A pale ale and a pizza The Food
Now onto the food. The menu tends toward a lunch time fare. A variety of burgers and po’ boy sandwiches constitute the bulk of the menu. There’s nothing wrong with that, they do make a tasty hamburger. I tried a mushroom burger a last week and it was pretty damn good. The week before I tried a yellowfin po’ boy and it was so-so. It left me with a ‘is that all?’ feeling after I ate it. If I try a po’ boy again it will be the sausage sandwich, it’s hard to go wrong with sausage, peppers and onions on a bun.

My last meal at Mermaid Tavern was a shrimp, pine nut and goat cheese pizza with pesto sauce base. Now this was a winner. The crust was crispy, the tangy cheese contrasted nicely with the warm, oily pine nuts. A very good pizza. Now if they only had some pupus on the menu I’d be totally happy. Some sashimi, chicken satay or beef kelaguen. Finger food that goes good with beer. I had an excellent lunch at a brewpub in Seattle last month. Rock Bottom Brewery offered two great fresh baked pretzels on the appetizer menu. It was so huge I only ate half of one. And nothing beats a fresh pretzel with beer.

In a previous incarnation, the Great Deep Brewing Company offered their beers at Le Tasi Bistro. One of the pleasanter things to do was spend Thursday nights at Le Tasi for tapas and music from the Pago Bay Reefers. The tapas menu and those craft beers was a mighty combination. If they could try and recreate that ambiance at Mermaid Tavern, I am sure it would be a hit.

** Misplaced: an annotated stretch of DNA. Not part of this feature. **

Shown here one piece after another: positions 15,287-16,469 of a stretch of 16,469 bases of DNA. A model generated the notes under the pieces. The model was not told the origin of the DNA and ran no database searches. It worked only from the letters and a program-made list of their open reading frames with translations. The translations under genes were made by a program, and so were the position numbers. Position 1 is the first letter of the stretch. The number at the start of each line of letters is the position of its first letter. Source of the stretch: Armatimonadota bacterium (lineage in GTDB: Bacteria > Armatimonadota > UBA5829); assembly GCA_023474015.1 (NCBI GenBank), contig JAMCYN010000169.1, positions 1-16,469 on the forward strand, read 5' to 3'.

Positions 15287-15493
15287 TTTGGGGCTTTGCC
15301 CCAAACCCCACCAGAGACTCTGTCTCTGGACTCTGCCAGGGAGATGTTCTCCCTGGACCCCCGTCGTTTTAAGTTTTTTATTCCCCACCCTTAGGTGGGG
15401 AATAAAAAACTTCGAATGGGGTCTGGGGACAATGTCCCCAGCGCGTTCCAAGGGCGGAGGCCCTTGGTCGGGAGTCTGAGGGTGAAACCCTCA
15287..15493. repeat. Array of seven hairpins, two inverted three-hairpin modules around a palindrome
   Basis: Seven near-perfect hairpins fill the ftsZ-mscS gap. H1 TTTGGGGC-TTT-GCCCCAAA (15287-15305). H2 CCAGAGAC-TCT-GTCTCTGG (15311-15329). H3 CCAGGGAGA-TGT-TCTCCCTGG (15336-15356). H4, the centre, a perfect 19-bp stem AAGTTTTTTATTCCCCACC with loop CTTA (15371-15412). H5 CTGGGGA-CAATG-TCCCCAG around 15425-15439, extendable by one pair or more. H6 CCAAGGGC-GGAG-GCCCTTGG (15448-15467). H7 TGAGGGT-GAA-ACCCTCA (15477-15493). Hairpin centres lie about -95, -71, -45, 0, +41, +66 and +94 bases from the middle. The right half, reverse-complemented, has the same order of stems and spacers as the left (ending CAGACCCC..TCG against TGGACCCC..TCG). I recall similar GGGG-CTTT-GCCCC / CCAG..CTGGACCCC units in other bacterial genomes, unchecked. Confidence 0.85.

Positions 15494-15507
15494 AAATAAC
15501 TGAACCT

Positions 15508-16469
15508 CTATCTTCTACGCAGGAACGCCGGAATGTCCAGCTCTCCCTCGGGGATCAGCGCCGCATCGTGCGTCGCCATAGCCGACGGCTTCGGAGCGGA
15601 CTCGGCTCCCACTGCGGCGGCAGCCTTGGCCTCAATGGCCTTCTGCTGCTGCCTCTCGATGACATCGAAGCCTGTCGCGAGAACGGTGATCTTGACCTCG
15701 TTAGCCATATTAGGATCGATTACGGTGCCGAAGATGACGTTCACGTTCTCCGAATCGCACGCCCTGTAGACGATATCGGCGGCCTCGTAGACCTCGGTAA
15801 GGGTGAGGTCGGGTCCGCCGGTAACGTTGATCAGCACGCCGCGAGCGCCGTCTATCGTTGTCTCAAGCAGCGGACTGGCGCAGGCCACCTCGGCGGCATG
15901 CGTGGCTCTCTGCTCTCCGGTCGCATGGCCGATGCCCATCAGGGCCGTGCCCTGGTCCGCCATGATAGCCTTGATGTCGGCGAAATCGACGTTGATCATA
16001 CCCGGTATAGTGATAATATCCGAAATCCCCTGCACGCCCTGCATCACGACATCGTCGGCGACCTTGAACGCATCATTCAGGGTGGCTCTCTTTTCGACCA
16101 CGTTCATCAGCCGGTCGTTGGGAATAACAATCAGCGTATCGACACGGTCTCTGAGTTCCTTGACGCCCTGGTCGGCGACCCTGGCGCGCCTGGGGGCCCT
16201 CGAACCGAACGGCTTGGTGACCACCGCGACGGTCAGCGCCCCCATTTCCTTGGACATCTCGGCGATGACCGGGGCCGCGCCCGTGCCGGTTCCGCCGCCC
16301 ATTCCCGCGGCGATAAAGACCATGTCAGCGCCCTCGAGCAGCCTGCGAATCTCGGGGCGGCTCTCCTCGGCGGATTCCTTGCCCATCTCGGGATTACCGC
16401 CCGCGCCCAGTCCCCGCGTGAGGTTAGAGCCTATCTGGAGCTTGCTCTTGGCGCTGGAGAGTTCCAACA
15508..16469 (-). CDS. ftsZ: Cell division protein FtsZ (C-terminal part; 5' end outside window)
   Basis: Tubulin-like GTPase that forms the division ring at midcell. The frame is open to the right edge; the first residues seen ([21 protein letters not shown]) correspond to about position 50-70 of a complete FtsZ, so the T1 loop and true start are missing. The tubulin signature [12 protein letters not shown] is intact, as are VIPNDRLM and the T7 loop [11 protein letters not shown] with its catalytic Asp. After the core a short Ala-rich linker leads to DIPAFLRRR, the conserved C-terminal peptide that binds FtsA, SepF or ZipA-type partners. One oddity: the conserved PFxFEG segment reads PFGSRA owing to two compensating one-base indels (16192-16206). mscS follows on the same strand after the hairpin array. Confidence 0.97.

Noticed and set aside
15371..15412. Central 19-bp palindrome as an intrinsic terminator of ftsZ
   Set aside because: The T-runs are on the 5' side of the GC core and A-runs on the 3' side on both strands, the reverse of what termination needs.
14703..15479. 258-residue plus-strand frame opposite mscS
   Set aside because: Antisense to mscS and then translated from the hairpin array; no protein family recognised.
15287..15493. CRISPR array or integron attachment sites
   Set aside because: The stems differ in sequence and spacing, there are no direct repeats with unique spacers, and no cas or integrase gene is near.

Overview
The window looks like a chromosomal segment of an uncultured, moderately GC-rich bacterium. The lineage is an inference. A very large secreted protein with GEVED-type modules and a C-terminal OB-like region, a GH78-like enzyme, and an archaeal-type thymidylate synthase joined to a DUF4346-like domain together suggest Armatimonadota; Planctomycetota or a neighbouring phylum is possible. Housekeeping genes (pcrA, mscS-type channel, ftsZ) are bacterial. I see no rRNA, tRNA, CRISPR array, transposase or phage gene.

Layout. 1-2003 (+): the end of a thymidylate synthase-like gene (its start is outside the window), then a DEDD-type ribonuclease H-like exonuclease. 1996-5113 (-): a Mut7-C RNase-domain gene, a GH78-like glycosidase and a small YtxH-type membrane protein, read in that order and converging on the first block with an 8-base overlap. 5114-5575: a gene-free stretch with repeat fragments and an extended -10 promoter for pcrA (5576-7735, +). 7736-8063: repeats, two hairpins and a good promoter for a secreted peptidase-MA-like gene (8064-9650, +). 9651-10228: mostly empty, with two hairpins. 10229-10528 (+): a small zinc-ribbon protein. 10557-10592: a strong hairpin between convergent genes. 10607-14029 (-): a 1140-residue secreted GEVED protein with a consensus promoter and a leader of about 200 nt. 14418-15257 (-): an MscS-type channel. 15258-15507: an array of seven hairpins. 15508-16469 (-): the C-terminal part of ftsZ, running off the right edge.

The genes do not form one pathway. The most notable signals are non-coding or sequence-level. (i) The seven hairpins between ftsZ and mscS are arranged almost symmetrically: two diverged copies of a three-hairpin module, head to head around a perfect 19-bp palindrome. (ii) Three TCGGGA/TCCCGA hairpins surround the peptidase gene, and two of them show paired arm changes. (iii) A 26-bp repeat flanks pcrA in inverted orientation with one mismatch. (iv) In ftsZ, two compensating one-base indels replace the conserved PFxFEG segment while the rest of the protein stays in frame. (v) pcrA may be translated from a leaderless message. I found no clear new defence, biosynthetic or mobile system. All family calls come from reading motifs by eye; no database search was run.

Kirino downs an oatmeal stout I’m trying to do my part for this tavern. I know they are relying on word of mouth to build a clientele, so the last couple times I visited I brought along someone else interested in good beers. A couple weeks ago I brought a coworker to the pub, if only for a couple beers. This last Wednesday Kirino came with me and it turned into quite an evening. We were there for almost six hours, and finished off the night playing jun ken po for pilzeners. It was a good night, full of story and memories. Just the kind of night I expected a place like the Mermaid Tavern to provide. I must shamefully admit I dawdled for some time before making myself known there. I hesitated, and let me explain why.

I’ve spent a good deal of time in bars, taverns, pubs and alehouses for almost two decades. Fancy bars full of yuppies, sports bars populated with chugging frat boys, dance clubs with the beautiful people, edgy urban basement bars and their grungey clientele, beach bars with tiki torches and sand between my toes, karaoke clubs, Irish pubs and that wonderful Guinness, and of course more than my fair share of dives. And I enjoyed them all. Plenty of good times. I can honestly say I love beer. And my ever expanding waist line can attest to that. Hell, I’m drinking a beer right now.